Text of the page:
Epidemiology of extrapulmonary tuberculosis in the United States, 1993-2006.
      ,
      • Mathiasen V.D.
      • et al.
      Epidemiology of tuberculous lymphadenitis in Denmark: a nationwide register-based study.
      Approximately 5.7–17.2% of cases with peripheral tuberculous lymphadenopathy also have involvement of abdominal lymph nodes.
      • Leder R.A.
      • Low V.H.
      Tuberculosis of the abdomen.
      ,
      • Mert A.
      • et al.
      Tuberculous lymphadenopathy in adults: a review of 35 cases.
      ,
      • Salvador F.
      • et al.
      Epidemiology and diagnosis of tuberculous lymphadenitis in a tuberculosis low-burden country.
      The most frequently involved abdominal group of lymph nodes are omental, mesenteric, and peripancreatic lymph nodes.
      • De Backer A.I.
      • et al.
      Abdominal tuberculous lymphadenopathy: MRI features.
      • Yang Z.G.
      • et al.
      Tuberculosis versus lymphomas in the abdominal lymph nodes: evaluation with contrast-enhanced CT.
      • Harisinghani M.G.
      • et al.
      Tuberculosis from head to toe.
      Clinical presentation of abdominal tuberculous lymphadenitis in additional to constitutional symptoms are based on the site of lymphadenopathy and include abdominal pain, acute abdomen, jaundice, portal vein thrombosis and portal hypertension, renovascular hypertension, fistula formation, duodenal stricture and stenosis.
      • De Backer A.I.
      • et al.
      Abdominal tuberculous lymphadenopathy: MRI features.
      ,
      • Konishi H.
      • et al.
      A case of tuberculous mesenteric lymphadenitis and peritonitis with symptoms of acute abdomen.
      • Caroli-Bosc F.X.
      • et al.
      Abdominal tuberculosis involving hepatic hilar lymph nodes. A cause of portal vein thrombosis and portal hypertension.
      • Puri S.
      • Khurana S.B.
      • Malhotra S.
      Tuberculous abdominal lymphadenopathy causing reversible renovascular hypertension.
      Tuberculous lymphadenitis progresses through different stages which can be reflected on CT imaging. The first stage of lymphoid proliferation is marked by lymph node enlargement with homogenous enhancement. With disease progression, the central part of the lymph node undergoes caseous necrosis resulting in a centrally non-enhancing node with peripheral capsular rim-enhancement (Fig. 1). Capsular degeneration results in the fusion of adjacent lymph nodes which appear as a multilocular enhancement. In the final stage, after treatment or healing, the lymph nodes undergo fibrosis, and calcifications can be seen (refer to Fig. 5).
      • Zhang G.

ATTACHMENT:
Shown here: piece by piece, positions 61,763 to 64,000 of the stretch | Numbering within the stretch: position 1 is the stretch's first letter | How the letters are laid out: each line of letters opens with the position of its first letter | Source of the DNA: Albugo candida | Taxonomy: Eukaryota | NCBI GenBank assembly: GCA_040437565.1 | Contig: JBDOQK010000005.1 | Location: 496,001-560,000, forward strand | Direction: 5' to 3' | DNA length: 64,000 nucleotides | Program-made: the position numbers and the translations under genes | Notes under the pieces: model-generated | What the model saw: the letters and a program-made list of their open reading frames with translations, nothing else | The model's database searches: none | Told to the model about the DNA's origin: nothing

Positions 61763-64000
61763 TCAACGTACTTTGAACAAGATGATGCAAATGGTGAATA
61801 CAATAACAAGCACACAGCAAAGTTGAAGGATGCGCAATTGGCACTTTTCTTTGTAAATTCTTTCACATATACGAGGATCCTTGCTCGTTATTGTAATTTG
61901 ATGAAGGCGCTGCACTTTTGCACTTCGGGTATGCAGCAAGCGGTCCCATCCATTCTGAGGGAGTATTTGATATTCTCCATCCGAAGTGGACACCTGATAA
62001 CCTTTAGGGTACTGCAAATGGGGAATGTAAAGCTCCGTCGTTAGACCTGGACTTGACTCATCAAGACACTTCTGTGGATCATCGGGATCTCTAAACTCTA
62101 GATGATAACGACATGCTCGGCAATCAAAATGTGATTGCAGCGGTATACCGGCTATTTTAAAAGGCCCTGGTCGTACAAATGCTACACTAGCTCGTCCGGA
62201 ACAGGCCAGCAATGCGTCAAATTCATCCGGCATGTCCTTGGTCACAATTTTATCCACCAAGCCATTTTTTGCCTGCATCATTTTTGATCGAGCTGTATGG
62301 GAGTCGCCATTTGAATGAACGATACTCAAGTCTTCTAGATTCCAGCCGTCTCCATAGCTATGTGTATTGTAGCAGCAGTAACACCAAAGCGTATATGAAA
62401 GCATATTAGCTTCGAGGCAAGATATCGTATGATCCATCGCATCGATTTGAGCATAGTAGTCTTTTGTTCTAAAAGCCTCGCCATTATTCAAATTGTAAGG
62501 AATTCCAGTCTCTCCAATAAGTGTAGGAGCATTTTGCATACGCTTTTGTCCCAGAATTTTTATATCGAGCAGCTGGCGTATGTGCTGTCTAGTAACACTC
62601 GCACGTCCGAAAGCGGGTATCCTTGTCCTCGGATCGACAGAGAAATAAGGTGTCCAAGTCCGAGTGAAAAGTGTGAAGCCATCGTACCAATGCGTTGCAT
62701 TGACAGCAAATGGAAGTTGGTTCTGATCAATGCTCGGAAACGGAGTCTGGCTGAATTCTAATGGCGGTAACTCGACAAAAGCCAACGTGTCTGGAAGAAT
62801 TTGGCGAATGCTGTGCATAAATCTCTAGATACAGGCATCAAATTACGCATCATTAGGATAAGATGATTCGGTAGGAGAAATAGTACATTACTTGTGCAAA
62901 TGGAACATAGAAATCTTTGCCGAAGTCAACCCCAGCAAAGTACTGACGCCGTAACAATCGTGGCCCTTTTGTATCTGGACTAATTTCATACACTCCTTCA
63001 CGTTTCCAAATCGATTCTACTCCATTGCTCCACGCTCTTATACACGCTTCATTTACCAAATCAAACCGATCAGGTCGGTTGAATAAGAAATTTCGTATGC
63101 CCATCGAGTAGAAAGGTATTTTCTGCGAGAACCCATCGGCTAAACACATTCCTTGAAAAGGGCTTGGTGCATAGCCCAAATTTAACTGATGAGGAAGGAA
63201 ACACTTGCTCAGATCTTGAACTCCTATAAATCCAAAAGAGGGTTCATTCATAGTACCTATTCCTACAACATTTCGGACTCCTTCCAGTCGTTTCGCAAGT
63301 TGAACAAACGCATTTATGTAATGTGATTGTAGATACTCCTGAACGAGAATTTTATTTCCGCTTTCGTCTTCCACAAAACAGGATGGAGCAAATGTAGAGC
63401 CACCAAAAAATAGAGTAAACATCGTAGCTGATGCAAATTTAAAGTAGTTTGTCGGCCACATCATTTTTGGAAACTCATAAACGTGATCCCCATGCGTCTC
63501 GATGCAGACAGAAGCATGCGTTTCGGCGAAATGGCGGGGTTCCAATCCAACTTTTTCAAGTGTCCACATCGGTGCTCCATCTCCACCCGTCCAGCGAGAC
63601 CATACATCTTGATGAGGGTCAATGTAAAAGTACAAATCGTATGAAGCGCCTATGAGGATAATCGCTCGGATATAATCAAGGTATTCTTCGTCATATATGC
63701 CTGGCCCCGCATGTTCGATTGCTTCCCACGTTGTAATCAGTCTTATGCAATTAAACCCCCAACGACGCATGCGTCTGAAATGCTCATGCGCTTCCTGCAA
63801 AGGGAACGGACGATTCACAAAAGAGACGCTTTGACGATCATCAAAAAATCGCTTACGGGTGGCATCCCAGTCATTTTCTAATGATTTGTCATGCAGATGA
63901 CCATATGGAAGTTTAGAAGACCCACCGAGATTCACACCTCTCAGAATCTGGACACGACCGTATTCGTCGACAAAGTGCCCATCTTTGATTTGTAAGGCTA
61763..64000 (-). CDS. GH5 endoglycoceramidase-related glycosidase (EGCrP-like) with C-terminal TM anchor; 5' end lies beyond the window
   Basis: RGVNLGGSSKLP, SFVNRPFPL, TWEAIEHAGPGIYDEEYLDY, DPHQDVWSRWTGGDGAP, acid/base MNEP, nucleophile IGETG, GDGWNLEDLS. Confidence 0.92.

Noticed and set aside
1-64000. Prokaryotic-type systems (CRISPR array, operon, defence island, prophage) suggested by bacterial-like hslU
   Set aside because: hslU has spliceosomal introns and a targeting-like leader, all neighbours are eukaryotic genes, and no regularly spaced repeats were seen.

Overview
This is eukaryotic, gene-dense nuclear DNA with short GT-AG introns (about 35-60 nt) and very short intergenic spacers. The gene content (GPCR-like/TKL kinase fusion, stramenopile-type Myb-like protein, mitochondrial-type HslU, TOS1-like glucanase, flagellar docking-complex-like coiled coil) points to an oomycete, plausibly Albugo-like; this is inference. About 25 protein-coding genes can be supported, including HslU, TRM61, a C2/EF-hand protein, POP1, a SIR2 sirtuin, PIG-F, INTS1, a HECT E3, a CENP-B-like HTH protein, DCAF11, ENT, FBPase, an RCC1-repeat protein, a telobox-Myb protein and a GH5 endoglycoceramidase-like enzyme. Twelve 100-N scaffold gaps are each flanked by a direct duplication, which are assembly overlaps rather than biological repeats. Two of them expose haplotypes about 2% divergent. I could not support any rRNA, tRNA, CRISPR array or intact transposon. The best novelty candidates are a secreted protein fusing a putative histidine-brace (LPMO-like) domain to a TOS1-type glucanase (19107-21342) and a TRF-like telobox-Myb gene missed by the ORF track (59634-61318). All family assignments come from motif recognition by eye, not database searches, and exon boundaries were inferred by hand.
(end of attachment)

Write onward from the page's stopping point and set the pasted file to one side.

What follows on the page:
• et al.
      Differentiation between tuberculosis and leukemia in abdominal and pelvic lymph nodes: evaluation with contrast-enhanced multidetector computed tomography.
      Lymph node enlargement in tuberculous lymphadenitis often demonstrates self-limited growth, with a range of 12–40 mm.
      • Pereira J.M.
      • et al.
      Abdominal tuberculosis: imaging features.
      TB lymphadenitis can also be seen on ultrasonography as round or ovoid enlarged lymph nodes with a central hypoechoic area that may be matted.
      • Pereira J.M.
      • et al.
      Abdominal tuberculosis: imaging features.
      Fig. 1
      Fig. 1Tuberculous lymphadenitis. Contrast-enhanced CT demonstrates multiple A) mediastinal, B) retrocrural, C) mesenteric/omental (arrow) and retroperitoneal (arrowhead) necrotic lymph nodes with peripheral capsular rim-enhancement and low central density. A small right-sided pleural effusion is also seen in image A.
      The radiological differential for the appearance of abdominal tuberculous lymphadenitis includes malignancies such as nonseminomatous germ cell tumor, pancreatic cancer, lymphoma, and metastatic lymph nodes.
      • Harisinghani M.G.
      • et al.
      Tuberculosis from head to toe.
      ,
      • Koh D.M.
      • Hughes M.
      • Husband J.E.
      Cross-sectional imaging of nodal metastases in the abdomen and pelvis.
      In addition, fungal infections and celiac disease can also have a similar appearance.
      • Paño B.
      • et al.
      Pathways of lymphatic spread in gynecologic malignancies.

      3. Gastrointestinal tuberculosis

      Gastrointestinal (GI) TB is a rare manifestation of abdominal TB and is the sixth most common form of extrapulmonary TB.
      • Malikowski T.
      • et al.
      Tuberculosis of the gastrointestinal tract and associated viscera.
      It can affect any part of the GI tract starting from the esophagus to the rectum. The three main forms of GI TB are (i) ulcerative type (60%), which is characterized by single or multiple mucosal ulcerations commonly affecting the jejunum and ileum, (ii) ulcero-hypertrophic type (30%), which is characterized by thickening and ulceration of intestinal wall, and (iii) hypertrophic type (10%), which is characterized by scarring and fibrosis commonly affecting the ileum and cecum.
      • Leder R.A.
      • Low V.H.
      Tuberculosis of the abdomen.
      Complications of the three forms are similar and may include intestinal perforation, bleeding and fistula formation.
      • Debi U.
      • et al.
      Abdominal tuberculosis of the gastrointestinal tract: revisited.
      ,
      • Malikowski T.
      • et al.
      Tuberculosis of the gastrointestinal tract and associated viscera.